From the Battle Creek Enquirer


Wednesday, July 10, 2002

Family finds link to past

Russian, Albion families meet via Net

The Enquirer

ALBION -- Mike Egnatuk said everybody in Albion who shares his last name is a relative, stemming from the immigration of one Eastern European woman and her three children nearly a century ago.

But the family grew recently for the Albion clan when a long-lost relative from Belarus contacted them.

They credit the Internet with making the international connection.

"I had always wondered how we could go about getting in touch with them," said Jo Ducheney, whose maiden name is Egnatuk. "If he hadn't contacted us, I doubt we'd ever contacted them because we didn't know where they were."

Sergei Ignatuk -- the Old World spelling of the surname -- initiated the e-mail exchanges by signing the Albion guest book on after coming across an old photograph of his great-grandfather, Alexander Egnatuk. He had a similar photograph of the family, perhaps taken the same day.

"I have come to a conclusion that I am on a correct way," he wrote on the Web site's guest book using an Internet translator. "Dear Frank Passic, will you please help me to search for documents, material, photos of my ancestors stayed on the American ground and also their descendants living now in U.S.A."

Passic, who is interest in Albion's history, put him in touch with Mike Egnatuk, whose father and grandmother came to Albion in the early 20th century. Alexander Egnatuk was the brother of Egnat Egnatuk, Mike Egnatuk's father.

"A bunch of pictures of our family are on this Web page," said Mike Egnatuk, who had eight siblings, most of whom stayed in Albion. "This cousin who contacted us knew there were relatives over here, but he didn't know where."

It's been hard for the Albion family and their Russian relatives to piece together a family history before their communications began. Apparently, the two families lost touch in the 1950s. Mike Egnatuk said his father was reluctant to discuss his Russian roots because of widespread fears of Communism in the United States around that time.

Since the November posting by Sergei Ignatuk, the families have kept in touch. They rely mostly on the Internet and a computer program that translates English into Russian and vice versa.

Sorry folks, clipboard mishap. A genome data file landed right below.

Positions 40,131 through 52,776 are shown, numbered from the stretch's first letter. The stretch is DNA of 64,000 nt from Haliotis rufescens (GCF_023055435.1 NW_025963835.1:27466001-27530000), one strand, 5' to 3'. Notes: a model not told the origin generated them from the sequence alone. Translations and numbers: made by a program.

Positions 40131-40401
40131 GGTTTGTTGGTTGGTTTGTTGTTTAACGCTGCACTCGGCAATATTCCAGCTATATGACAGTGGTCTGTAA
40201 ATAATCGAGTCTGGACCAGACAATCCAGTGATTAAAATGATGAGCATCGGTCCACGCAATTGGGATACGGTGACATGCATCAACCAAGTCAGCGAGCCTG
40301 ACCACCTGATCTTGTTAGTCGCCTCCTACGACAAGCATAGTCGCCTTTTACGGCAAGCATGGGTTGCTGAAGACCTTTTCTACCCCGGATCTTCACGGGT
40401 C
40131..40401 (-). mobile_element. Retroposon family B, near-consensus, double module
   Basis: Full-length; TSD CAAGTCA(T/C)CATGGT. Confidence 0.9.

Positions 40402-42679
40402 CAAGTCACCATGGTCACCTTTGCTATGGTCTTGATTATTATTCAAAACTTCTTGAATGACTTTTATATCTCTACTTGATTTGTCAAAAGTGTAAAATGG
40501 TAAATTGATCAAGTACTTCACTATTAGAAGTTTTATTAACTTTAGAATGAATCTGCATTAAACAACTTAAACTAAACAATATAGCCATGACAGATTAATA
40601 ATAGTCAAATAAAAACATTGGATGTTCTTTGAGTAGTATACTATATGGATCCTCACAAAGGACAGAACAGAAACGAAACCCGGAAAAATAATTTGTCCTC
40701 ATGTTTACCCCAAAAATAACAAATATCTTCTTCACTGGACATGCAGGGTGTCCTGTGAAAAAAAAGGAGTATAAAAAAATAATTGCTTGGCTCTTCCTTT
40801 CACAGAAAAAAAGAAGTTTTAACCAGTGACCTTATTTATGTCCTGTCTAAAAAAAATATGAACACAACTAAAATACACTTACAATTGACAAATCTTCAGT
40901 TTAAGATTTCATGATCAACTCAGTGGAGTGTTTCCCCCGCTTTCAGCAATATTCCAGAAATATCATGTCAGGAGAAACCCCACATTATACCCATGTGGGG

"When I saw that, I thought, 'Boy.' I got real excited," Passic said. "This is so satisfying, as a historian, to bring people together."

The Egnatuk family of Albion arrived in the small industrial city in the early 1900s and lived among the large Russian population brought there to work at the Malleable Iron Co., the now-defunct Hayes-Albion plant. Helen Egnatuk, the first to arrive, had four children and reportedly ran a boarding house. She became the liaison between the Russian community and the factory. Passic calls her "the matriarch of the local Russian community."

Three of her children stayed in Albion but one, Alexander Egnatuk, returned to the family's hometown of Kobryn and eventually lost touch with the others.

Ducheney, who has been researching her family's history since ninth grade, said either he went back to buy land or to fight in the Russian Revolution. The country became part of the Soviet occupation shortly after his return.

Shortly after finding each other, the Albion Egnatuks and Eastern European Ignatuks started to send copies of records and photographs, some of them from the early 1900s and similar to the one that first brought them together. They sent birth records and death certificates. They started to become familiar, becoming more convinced of their relations, and exchanged recent photographs and Christmas cards.

"I on seventh sky from happiness!!" Sergei wrote in one of his e-mails. "It's a miracle! This picture is delightful. Appreciably that these people from Russia."

That is how the Egnatuk clan feels. Ducheney and Egnatuk, along with a host of other family members, are eager to plan a trip to Belarus. Getting a guest visa is not easy in that part of the country, but they want to see the town their family left a century ago.

"Go back?" Mike Egnatuk said. "It's all we talk about."

Christine Iwan covers Albion. She can be reached at 966-0684 or



Cousins Mike Egnatuk and Jo Ducheney, above, were discovered over the Internet by a family member from Belarus.


This is the picture Sergei Ignatuk of Belarus saw on the Internet. The woman pictured was Egnatuk's grandmother.

Back to Battle Creek Enquirer